They Put a Lien on Ralphie’s House!

Filming locations from famous movies…they’re just like us!

Or to put it another way: Just because your house was the setting for a famous holiday movie, that doesn’t mean that it’s immune from a mechanics lien. Read on to learn about the mechanics lien that was recently filed against the “A Christmas Story” house.

The house from “A Christmas Story” actually exists — it’s located in Cleveland, in Cuyahoga County, and it’s become something of a tourist attraction since the beloved movie was first released back in 1983. (It’s even been visited by some of the folks that work here at Levelset – see pic.)

The house was the subject of a recent mechanics lien filed by the material suppliers on a recent project there. Such is the power of mechanics liens — when the law is on your side, there isn’t much anyone can do to stop it.

Celebrities and Mechanics Liens – Not Uncommon

Mechanics liens only become necessary when a contractor, supplier, or another party who performs work on a construction project is not paid the money they’ve rightfully earned.

So, you’d think that a celebrity (or in this case, the home used as the primary location for one of the most beloved Christmas movies of all time), would never be on the receiving end of a mechanics lien filing. Of all people, celebrities would have plenty enough money to pay for their construction work, right?

Wrong! Jay-Z and Beyonce once faced a mechanics lien for $450,000 worth of work on their pool (well, one of their four pools…it’s a $90M property). Reality stars face liens from time to time as well. Kandi Burress from The Real Housewives of Atlanta had 2 mechanics liens filed against her restaurant.

Just like famous people are not immune from mechanics liens, the same can be said for famous houses, which is exactly what happened with the Cleveland house that was used in “A Christmas Story.” In that case, it seems that a Toledo-based building supplier went unpaid to the tune of $7,001.48.

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The Power of the Mechanics Lien

The building supplier that filed the mechanics lien against the “A Christmas Story” house identified the general contractor as the party that “didn’t pay their bill.” While we may never know what really happened in this case, this speaks to the power of a mechanics lien.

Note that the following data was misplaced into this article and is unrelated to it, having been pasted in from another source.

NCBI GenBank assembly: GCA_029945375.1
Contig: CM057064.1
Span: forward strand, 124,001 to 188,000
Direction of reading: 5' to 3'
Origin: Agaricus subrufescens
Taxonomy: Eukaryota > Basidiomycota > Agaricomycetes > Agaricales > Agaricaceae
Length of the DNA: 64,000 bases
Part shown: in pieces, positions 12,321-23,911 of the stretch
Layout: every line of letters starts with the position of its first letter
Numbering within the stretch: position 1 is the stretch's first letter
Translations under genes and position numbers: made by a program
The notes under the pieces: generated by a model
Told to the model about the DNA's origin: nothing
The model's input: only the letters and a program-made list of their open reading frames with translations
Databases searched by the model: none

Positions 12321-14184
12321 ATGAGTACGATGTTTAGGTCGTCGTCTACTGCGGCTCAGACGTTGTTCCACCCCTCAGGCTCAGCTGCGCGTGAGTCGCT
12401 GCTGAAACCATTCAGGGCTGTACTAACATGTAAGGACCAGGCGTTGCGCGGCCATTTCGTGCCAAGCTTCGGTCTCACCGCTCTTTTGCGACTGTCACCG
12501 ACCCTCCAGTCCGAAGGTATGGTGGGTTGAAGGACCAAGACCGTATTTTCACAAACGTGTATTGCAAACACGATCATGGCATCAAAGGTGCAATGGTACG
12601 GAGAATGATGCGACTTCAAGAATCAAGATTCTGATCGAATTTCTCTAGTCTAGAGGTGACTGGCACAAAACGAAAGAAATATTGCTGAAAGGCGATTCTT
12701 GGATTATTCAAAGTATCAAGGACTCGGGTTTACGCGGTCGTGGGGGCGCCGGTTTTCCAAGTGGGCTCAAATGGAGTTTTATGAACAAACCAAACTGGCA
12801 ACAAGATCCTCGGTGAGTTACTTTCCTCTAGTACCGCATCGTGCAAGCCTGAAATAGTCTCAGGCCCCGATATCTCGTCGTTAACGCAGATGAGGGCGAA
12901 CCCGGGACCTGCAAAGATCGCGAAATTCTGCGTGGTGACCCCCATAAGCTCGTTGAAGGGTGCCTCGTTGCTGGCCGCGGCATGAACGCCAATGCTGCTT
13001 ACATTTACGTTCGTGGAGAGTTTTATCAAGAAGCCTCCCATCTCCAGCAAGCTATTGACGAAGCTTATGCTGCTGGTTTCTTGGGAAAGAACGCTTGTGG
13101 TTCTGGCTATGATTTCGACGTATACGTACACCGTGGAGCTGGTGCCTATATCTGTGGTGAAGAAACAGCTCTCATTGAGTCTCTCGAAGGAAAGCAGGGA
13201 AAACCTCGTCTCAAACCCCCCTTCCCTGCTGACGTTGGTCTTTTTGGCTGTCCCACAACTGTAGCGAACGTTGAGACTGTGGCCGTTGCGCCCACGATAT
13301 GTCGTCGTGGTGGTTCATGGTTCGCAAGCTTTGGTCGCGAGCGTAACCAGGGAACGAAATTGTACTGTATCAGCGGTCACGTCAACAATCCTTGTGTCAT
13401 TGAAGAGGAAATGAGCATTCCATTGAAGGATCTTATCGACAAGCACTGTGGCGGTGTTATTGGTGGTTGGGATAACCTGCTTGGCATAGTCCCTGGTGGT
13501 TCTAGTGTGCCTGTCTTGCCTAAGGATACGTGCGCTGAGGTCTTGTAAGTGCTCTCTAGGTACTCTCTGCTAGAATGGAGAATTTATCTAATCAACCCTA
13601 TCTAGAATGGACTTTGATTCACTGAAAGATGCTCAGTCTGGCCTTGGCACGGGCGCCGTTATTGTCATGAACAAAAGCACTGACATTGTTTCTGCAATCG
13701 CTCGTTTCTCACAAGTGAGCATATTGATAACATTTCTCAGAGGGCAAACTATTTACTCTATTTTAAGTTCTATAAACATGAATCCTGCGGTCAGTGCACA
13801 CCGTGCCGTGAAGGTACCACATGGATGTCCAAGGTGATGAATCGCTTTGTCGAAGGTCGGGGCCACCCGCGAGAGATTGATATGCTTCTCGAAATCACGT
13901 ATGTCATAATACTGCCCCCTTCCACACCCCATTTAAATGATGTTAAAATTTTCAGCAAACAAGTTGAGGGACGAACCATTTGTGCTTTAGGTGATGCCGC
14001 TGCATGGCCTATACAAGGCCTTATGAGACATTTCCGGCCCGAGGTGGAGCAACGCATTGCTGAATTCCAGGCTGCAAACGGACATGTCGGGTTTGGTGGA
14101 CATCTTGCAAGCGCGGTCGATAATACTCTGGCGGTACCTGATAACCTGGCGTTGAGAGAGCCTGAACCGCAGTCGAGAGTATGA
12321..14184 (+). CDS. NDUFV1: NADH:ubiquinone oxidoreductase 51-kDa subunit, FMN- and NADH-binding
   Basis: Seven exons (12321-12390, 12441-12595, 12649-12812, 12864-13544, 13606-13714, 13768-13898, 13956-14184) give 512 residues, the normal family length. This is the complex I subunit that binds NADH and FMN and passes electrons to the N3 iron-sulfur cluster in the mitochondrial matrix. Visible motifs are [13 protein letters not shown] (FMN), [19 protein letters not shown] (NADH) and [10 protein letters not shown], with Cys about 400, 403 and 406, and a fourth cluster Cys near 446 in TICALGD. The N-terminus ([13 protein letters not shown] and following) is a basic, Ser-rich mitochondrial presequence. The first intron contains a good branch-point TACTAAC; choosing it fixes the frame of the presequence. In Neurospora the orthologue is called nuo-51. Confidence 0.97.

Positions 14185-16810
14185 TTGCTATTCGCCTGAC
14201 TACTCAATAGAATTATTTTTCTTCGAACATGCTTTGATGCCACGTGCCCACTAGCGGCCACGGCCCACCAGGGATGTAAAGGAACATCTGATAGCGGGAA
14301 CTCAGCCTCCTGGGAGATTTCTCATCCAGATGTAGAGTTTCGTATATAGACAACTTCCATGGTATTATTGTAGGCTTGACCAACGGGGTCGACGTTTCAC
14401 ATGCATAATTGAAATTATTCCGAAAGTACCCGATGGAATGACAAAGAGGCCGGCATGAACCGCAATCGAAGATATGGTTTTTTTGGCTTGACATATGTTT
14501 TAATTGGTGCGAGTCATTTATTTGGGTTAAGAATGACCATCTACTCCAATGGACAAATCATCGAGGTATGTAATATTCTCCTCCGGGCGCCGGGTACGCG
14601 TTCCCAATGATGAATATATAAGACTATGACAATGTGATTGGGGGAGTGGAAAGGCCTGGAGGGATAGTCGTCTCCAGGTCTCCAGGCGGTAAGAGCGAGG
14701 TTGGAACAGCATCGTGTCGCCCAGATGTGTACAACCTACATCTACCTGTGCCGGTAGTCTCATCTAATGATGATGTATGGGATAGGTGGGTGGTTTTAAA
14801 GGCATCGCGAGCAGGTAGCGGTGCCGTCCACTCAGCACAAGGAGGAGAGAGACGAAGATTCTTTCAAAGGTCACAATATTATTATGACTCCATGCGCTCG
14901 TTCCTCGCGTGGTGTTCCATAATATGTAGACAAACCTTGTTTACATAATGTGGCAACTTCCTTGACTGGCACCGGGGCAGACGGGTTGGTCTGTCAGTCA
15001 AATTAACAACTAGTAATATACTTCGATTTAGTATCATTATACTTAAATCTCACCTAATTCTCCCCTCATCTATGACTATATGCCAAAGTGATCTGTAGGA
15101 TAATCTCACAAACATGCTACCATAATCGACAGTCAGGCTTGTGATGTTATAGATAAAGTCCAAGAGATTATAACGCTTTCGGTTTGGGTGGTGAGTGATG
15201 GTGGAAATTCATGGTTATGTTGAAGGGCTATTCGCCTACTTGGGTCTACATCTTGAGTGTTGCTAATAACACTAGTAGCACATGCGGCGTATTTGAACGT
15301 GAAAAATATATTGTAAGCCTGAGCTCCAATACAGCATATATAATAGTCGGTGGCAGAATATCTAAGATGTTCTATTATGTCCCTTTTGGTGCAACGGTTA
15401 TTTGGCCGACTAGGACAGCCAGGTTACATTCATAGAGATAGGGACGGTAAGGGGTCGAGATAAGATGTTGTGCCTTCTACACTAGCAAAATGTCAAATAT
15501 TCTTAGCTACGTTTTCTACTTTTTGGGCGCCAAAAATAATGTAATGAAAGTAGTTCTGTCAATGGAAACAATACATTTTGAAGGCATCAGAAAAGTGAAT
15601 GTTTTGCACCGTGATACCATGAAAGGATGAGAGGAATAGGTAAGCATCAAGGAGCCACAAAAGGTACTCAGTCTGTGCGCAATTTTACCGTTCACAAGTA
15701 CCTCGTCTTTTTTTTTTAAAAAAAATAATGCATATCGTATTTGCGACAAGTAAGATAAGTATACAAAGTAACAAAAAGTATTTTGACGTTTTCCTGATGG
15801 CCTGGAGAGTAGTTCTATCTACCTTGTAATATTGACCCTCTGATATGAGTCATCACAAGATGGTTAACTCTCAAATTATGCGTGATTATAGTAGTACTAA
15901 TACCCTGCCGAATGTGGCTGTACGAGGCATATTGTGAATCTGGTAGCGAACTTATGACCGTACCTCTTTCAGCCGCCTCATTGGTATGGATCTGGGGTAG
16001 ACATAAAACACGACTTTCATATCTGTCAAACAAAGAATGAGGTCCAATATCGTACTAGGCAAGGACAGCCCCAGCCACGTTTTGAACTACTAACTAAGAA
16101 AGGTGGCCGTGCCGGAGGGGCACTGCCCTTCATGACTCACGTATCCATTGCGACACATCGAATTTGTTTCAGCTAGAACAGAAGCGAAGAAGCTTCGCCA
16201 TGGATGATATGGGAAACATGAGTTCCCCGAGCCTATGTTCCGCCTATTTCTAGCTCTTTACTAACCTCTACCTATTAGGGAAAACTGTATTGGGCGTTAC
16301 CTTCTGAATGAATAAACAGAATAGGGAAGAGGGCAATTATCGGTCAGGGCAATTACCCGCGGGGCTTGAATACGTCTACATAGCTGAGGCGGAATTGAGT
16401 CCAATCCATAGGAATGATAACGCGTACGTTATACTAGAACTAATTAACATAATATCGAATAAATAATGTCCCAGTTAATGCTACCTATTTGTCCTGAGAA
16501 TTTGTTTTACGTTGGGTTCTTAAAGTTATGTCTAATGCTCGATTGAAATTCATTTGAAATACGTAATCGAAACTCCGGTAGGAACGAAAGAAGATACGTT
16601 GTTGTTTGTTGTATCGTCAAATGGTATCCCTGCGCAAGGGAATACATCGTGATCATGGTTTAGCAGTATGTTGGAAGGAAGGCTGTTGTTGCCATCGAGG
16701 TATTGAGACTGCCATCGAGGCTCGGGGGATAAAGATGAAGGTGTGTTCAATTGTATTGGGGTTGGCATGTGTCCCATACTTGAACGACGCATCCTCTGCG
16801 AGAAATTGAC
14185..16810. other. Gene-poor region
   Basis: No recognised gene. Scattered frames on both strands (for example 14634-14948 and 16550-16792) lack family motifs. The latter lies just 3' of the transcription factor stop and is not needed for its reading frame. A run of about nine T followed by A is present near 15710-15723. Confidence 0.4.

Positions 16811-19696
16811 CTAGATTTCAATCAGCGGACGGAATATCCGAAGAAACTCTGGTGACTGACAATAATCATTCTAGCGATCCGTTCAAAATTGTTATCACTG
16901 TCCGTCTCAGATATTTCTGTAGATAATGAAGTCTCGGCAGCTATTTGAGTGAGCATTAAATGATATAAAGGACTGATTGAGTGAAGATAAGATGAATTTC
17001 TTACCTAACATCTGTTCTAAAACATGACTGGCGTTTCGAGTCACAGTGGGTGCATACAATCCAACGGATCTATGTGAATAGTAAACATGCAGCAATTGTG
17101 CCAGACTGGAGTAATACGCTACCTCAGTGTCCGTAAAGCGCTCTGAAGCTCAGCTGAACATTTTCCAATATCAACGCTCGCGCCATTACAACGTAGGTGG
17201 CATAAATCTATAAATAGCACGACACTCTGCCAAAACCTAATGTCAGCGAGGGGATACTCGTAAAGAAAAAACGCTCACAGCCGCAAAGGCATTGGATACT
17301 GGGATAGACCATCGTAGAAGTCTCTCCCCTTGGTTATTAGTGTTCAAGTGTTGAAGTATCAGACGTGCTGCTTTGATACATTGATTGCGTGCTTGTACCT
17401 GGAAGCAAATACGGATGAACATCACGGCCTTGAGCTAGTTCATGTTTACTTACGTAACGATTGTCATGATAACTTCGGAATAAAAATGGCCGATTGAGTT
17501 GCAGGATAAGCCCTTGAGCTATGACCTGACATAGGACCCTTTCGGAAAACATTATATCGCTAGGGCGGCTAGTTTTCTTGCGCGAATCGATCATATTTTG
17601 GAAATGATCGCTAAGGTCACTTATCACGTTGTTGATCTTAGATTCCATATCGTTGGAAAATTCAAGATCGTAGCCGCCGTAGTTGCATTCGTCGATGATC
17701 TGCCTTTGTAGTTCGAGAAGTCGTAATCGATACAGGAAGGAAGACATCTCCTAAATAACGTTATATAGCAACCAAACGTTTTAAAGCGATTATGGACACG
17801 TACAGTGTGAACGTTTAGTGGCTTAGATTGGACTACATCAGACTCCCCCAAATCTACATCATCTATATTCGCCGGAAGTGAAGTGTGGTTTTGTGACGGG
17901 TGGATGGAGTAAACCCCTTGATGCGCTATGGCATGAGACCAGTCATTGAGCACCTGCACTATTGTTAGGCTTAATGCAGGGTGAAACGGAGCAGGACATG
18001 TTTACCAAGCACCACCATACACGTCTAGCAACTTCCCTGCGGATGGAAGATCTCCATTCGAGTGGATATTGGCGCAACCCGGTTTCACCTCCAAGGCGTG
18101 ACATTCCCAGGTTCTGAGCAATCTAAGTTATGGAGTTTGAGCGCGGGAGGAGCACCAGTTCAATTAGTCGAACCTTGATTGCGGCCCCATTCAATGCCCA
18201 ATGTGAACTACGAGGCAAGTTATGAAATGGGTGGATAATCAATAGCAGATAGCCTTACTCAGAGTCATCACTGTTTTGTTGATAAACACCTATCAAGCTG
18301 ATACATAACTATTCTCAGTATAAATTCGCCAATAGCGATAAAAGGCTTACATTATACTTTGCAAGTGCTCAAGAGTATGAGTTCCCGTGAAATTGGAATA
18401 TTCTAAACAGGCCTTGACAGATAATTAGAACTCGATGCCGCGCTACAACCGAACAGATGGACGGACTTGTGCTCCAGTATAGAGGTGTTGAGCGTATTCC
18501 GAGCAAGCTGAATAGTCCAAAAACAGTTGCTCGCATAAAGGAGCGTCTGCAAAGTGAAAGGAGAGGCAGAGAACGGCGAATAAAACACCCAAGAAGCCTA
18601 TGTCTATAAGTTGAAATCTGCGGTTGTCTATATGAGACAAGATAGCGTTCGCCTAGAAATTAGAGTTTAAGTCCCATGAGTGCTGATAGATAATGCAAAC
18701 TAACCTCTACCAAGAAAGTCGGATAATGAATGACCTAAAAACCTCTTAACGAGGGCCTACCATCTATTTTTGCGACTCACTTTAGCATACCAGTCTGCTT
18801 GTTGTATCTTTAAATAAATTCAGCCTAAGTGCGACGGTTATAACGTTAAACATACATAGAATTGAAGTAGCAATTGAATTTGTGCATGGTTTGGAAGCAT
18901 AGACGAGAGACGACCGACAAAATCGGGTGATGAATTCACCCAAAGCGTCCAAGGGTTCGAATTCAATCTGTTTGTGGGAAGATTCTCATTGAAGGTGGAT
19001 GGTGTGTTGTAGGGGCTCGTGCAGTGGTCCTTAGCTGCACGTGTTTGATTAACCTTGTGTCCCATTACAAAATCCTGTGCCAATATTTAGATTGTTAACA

You see, even if the payment issue was the general contractor’s fault, a mechanics lien is not filed against a person, company, or a party. No – mechanics liens attach to the underlying property that is being improved by the construction project. So, when the building supplier went unpaid and was forced to file a lien, the lien attached to the property itself — the famous house from “A Christmas Story.”

This is one of many ways (we’ve identified 17!) mechanics liens get the job done. By filing a lien, the claimant also put the property owner on the hook for payment.

A Mechanics Lien Is a Right, Not Just a Document

No one likes liens, and no one wants to have to file a lien on a project. That’s true whether you’re a mom and pop contracting firm doing small residential repair jobs on up to the largest commercial contractors.

But if you’re having trouble getting paid on a construction project — whether it’s a famous house from a Hollywood movie, a celebrity’s multi-million dollar estate, or just a random house from down the street — you need to know that the construction industry has a special set of rights that have been uniquely created to guarantee payment. These rights are called mechanics lien rights, and they have been a force in this country’s construction industry since colonial times.

A “mechanics lien” is about so much more than just filing a document. More than just a piece of paper, a mechanics lien is really a 3-step process. that when leveraged effectively, can almost guarantee that payment will be received.

Those that are forced to file a lien are not victims. In fact, they’re just the opposite — they’re simply Americans exercising their rights. Like we said above, no one wants to have to file a mechanics lien. But if you’re facing a serious payment issue on a job, why wouldn’t you exercise your right to get paid? Why would anyone be reluctant to use this legal tool that’s been available to the construction industry since the time of the Founding Fathers?

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